The Jesse White tumblers, visiting from Illinois, USA, were also part of the intermission entertainment and performed along with the BNE Tumbler group from Belize City, and the Dangriga tumblers.
Using a small trampoline, the Jesse White tumblers soared to impressive heights and distances in both in the street parade and at the stadium.
The Drumline Competition has been a staple of Bandfest since the St Luke’s Methodist Drummers challenged the Mt. Carmel Drummers to a face-off at the 2007 Bandfest at the Marion Jones Sporting Complex, but it could not be held this year.
The Football Federation of Belize had given Bandfest organizers a “Cinderella deadline,” to be out of the stadium by 6:30pm, to make way for the international friendly football match with Trinidad, scheduled to start at 8:00pm.
Organizers announced that the drumline competition would be held another time at a place to be announced.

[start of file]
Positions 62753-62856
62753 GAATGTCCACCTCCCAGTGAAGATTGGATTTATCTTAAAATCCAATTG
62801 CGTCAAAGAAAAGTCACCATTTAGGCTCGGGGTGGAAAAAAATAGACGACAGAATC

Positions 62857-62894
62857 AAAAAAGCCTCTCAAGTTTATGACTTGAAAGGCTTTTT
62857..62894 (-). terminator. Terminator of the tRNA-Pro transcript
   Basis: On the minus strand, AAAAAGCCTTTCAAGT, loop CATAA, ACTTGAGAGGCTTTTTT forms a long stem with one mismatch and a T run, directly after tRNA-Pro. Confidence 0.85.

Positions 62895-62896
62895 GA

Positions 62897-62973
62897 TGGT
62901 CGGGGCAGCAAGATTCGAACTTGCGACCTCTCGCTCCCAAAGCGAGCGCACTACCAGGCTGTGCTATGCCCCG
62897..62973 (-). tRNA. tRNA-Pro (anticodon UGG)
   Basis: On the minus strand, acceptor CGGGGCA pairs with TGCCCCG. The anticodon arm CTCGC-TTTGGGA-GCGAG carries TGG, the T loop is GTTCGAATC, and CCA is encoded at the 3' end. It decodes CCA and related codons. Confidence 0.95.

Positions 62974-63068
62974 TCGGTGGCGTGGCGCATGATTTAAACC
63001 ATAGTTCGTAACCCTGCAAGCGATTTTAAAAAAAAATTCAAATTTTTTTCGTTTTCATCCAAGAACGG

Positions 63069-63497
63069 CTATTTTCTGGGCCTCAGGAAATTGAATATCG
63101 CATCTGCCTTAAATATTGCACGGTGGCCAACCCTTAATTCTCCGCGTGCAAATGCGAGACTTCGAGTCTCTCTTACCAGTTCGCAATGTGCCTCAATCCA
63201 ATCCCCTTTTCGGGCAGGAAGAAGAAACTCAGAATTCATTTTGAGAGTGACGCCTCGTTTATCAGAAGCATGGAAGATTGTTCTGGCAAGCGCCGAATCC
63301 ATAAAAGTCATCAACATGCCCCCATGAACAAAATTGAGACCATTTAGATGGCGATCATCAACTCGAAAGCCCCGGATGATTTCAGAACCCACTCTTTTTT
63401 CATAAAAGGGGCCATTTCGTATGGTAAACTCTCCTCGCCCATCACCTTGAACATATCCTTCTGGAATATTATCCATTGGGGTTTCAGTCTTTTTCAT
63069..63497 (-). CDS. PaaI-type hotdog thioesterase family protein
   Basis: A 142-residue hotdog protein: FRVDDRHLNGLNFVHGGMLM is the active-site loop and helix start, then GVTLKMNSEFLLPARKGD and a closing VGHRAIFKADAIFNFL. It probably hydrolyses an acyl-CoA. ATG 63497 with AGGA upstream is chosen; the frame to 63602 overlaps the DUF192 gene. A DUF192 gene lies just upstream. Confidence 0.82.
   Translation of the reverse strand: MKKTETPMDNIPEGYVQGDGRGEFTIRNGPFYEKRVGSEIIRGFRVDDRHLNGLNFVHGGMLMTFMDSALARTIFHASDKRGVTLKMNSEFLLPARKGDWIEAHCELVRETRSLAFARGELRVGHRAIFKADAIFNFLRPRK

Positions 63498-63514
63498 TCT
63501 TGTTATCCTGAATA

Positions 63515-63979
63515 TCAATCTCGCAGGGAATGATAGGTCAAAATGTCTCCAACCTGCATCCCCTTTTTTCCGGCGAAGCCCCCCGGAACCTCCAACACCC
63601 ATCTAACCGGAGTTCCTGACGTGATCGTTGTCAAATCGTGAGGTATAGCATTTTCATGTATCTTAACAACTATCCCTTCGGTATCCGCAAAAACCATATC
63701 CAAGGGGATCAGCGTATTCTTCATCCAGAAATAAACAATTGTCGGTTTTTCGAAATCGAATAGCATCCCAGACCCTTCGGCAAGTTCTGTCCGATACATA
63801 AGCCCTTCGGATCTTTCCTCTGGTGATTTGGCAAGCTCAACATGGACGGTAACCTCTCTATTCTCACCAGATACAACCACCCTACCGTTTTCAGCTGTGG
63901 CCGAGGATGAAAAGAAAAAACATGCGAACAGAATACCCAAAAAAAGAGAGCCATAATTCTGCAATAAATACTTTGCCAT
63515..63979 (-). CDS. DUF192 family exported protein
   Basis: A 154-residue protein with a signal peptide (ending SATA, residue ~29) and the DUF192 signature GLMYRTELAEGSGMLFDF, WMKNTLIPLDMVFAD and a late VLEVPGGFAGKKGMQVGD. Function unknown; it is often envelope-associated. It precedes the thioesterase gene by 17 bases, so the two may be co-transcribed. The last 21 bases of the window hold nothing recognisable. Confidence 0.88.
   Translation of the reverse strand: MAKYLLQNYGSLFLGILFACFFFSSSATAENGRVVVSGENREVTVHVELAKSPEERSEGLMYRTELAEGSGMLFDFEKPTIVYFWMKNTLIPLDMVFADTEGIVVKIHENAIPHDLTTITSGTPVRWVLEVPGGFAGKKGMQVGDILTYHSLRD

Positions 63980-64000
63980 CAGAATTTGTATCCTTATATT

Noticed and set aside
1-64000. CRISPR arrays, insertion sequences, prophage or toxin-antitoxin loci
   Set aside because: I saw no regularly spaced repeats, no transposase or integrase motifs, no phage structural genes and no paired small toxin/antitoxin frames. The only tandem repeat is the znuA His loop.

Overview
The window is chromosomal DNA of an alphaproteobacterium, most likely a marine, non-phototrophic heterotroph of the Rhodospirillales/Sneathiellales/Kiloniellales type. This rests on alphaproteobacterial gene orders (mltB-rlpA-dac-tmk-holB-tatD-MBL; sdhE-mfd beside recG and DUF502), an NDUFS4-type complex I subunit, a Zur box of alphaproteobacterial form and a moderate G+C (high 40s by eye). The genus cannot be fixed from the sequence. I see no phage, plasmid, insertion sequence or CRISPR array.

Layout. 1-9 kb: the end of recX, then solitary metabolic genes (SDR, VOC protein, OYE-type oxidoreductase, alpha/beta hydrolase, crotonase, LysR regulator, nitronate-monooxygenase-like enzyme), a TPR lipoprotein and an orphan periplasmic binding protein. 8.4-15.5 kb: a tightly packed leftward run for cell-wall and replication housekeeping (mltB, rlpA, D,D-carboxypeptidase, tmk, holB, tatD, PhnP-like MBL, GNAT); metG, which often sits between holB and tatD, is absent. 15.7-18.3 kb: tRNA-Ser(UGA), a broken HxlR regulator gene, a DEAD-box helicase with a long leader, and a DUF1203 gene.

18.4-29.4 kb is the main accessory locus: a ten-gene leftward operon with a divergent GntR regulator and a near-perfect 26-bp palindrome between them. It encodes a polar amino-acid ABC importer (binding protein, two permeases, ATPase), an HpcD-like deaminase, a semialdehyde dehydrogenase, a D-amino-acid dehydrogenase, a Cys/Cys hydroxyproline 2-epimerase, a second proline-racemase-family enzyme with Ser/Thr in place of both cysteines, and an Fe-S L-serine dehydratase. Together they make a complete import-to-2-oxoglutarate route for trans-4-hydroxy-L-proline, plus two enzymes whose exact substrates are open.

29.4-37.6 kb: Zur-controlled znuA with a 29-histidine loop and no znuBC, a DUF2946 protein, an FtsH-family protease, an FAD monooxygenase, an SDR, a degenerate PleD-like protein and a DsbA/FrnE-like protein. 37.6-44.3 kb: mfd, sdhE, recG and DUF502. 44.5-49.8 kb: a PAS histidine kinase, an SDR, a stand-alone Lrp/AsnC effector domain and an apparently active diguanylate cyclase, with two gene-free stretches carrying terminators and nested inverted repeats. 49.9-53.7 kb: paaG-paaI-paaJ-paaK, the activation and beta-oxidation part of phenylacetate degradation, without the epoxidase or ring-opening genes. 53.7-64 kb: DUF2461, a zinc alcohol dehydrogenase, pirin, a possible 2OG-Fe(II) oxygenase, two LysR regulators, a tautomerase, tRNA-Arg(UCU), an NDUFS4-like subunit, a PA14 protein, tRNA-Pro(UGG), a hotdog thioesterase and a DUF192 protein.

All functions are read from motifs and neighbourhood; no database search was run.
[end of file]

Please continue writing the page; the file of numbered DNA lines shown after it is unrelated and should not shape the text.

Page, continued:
Rene Villanueva Sr. also presented a plaque of appreciation to platinum sponsor, Scotiabank, and to the Governor General, whose Music in Schools program spawned the Bandfest craze.
Villanuea also made presentations to representatives of other corporate sponsors: Benny’s Homecenter, Belize Natural Energy, the Bowen & Bowen group, Telemedia’s Digicell 4G, Galen University and Oceana.
Missing in action at this year’s Bandfest were the Uprising Drum Corps of Orange Walk, the ACC Survivors, the Central Drum Corps of Orange Walk, the Sadie Vernon Marching Band, and the Blazing Clashers Band from San Estevan